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Wind-generated electrical program moves forward despite Chino Hills residents’ qualms  

Credit:  By Mediha Fejzagic DiMartino Staff Writer, Inland Valley Daily Bulletin, www.dailybulletin.com 3 February 2011 ~~

CHINO HILLS – The sounds of work crews clearing brushes in the nearby easement have confirmed Becky Guiou’s long-standing fears – the Tehachapi Renewable Transmission Project is becoming a reality.

“We knew they were coming, but when you actually see it it gives you a pit in your stomach,” Guiou said. “We are for green energy, but there is a safe way of doing this.”

When completed by 2015, the $2.1 billion Tehachapi project will bring wind-generated electricity from Kern County to the Los Angeles Basin – part of a state mandate to use more sustainable energy.

For past three years, Chino Hills’ residents like Guiou have complained that the larger, new high-voltage power lines and towers, slated to cut through a five-mile stretch of city’s neighborhoods will impact safety, health, city views and property values.

But with the construction phase of the largest renewable transmission project in the U.S. well under way, their complaints have fallen on deaf ears, some residents say.

“We are up against the wall,” said Joanne Genis, Guiou’s neighbor and a member of the Citizens for Alternate Routing of Electricity group. “It’s hopeless. People are (throwing) in the towel.”

The transmission poles and towers will be erected within Edison’s existing right-of-way corridor from the city’s western border near Tonner Canyon, proceeding northeast to Peyton Drive then continuing east to the 71 Freeway.

Three palm trees in Guiou’s portion of easement were labeled with large “X” across the trunk. They are in the way and will be removed, she said.

Recent winds that swept through the Inland Valley have brought back her concerns about electrical towers structural safety.

“Having that tower right outside my window, makes me worry about not if, but when will it fall on the house,” Guiou said.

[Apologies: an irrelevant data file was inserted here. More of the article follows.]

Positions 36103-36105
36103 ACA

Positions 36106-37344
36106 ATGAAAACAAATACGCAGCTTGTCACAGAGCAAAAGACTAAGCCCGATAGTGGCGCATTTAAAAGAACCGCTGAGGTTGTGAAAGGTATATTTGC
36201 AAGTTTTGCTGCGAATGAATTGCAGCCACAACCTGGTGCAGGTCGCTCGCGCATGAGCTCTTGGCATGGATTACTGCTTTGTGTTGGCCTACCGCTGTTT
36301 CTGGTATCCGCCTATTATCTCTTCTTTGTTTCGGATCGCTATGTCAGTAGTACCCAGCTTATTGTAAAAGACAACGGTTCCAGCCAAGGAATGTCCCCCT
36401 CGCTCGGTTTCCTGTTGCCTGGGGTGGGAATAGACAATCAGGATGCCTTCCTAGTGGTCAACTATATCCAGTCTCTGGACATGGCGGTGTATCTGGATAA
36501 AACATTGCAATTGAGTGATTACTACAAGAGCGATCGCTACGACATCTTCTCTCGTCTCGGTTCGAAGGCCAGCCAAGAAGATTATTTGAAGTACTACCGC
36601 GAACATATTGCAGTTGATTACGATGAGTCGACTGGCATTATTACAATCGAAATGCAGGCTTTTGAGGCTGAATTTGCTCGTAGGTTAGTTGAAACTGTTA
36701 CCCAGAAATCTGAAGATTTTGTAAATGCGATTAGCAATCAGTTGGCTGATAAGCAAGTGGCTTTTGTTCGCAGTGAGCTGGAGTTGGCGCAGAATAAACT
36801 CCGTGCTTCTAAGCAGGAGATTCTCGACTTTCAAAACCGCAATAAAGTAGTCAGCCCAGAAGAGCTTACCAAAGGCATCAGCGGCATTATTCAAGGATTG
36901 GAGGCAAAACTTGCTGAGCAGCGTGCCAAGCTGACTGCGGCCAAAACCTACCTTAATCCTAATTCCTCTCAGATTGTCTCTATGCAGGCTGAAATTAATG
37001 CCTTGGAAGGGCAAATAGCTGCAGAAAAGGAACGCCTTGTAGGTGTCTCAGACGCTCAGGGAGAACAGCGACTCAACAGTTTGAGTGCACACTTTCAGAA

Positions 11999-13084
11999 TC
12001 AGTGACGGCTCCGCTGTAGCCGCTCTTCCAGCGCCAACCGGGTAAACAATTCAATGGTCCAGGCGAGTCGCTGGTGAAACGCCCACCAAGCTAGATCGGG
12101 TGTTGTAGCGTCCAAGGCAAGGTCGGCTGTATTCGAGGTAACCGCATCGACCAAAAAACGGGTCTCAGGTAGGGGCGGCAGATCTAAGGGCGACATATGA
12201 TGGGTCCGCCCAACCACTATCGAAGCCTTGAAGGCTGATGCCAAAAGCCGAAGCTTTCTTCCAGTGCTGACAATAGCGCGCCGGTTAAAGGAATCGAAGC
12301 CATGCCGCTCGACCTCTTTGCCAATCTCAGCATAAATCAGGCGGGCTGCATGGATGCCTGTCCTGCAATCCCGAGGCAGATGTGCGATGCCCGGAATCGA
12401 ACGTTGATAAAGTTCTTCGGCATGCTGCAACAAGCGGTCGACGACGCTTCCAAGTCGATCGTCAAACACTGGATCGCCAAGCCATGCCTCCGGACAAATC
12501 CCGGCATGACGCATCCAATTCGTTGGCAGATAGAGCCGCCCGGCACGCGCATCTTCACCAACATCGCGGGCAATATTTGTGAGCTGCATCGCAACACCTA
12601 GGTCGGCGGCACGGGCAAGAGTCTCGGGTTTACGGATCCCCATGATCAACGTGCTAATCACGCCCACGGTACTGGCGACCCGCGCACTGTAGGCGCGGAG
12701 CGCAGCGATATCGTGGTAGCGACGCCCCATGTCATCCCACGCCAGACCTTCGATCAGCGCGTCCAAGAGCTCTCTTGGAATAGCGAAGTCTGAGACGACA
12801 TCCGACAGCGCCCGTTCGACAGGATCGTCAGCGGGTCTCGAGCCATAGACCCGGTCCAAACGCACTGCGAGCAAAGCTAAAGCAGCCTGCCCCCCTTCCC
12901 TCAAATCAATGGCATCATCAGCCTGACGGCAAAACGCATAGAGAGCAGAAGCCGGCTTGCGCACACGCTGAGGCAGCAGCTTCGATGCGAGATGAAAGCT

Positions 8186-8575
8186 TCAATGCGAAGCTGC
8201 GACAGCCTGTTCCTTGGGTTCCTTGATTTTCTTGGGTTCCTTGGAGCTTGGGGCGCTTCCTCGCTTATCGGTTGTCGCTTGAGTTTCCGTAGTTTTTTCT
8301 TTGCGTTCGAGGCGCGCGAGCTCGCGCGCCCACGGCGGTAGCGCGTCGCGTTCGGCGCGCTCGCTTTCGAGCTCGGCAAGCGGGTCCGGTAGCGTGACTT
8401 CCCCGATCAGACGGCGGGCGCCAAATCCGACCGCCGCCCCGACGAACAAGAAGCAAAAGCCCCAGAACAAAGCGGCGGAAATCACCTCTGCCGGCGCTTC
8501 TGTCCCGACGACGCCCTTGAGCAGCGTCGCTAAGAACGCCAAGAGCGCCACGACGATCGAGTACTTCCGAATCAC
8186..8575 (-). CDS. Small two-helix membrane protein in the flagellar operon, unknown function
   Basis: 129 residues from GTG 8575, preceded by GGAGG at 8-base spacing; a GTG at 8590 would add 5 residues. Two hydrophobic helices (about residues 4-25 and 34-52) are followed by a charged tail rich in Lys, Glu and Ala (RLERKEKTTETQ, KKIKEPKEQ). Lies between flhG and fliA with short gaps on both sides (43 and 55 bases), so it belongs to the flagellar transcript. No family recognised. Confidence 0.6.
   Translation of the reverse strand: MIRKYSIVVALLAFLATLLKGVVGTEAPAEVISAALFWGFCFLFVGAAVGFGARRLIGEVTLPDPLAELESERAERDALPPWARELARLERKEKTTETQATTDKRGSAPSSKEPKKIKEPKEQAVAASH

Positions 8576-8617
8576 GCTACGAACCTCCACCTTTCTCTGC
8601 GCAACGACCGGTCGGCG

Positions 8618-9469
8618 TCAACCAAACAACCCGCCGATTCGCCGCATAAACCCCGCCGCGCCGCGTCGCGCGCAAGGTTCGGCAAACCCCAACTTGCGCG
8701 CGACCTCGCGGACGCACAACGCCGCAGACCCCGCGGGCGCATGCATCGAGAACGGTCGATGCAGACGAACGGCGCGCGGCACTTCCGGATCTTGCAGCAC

The 150-foot existing easement is just not enough buffer space, she said.

“They never built towers this big so close to homes,” Genis said.

“We’re the guinea pigs,” Guiou added.

Genis said residents feel powerless against Edison. She suspects that the reason Edison did not choose an alternate route through Chino Hills State Park is because fighting the state would be a bigger challenge, and could have possibly delayed the project.

“We were easier, faster and cheaper route to take,” she said.

“They are more concerned about the bunnies and coyotes,” added Guiou. “You can’t compare human life with snakes and rabbits.”

Guiou moved from Ontario to Chino Hills eight years ago in hopes of escaping the airport noise. The prospect of larger transmission lines coming through the neighborhood have destroyed her property value.

“No one will want to buy it, and I don’t blame them,” she said.

Guiou’s friend is looking for a house in Chino Hills, and 75 percent of the inventory is along the easement, she said.

“A house down the street was in escrow, but when the found out about the transmission line they backed out,” Genis said.

Edison says Guiou’s and her neighbors’ concerns have been addressed.

“We really appreciate the concerns of residents of Chino Hills,” Edison spokesman Les Starck said. “Public Utility Commission has also heard their comments, including the alternate route proposals.

“After months of analysis by their engineers, PUC decided that the proposed route through Chino Hills is the environmentally superior route, the safest and most cost effective.”

Starck said Edison was concerned with going through the state park, but if PUC chose that route as the most suitable for the project they would have followed their recommendation.

Starck also said that Chino Hills residents will not be the first with the 198-foot towers just outside their backyards and that they have been installed safely in other cities.

“Tubular steel poles are used across the country and have a solid record,” Starck said. “We will do everything in our power to make sure that they are safely built and operated.”

The 150-foot easement will set the towers about 75 feet from the neighboring property lines, Ray Paz, project’s general manager said. But that will not be the only barrier.

“Towers’ 198-foot vertical distance provides the safety factor,” Paz said.

Genis said her only hope now is the newly elected Gov. Jerry Brown. She has been busy writing letters to him.

“Maybe he doesn’t know, how is it affecting us,” Genis said. “I don’t know I will pray about it.”

Source:  By Mediha Fejzagic DiMartino Staff Writer, Inland Valley Daily Bulletin, www.dailybulletin.com 3 February 2011

This article is the work of the source indicated. Any opinions expressed in it are not necessarily those of National Wind Watch.

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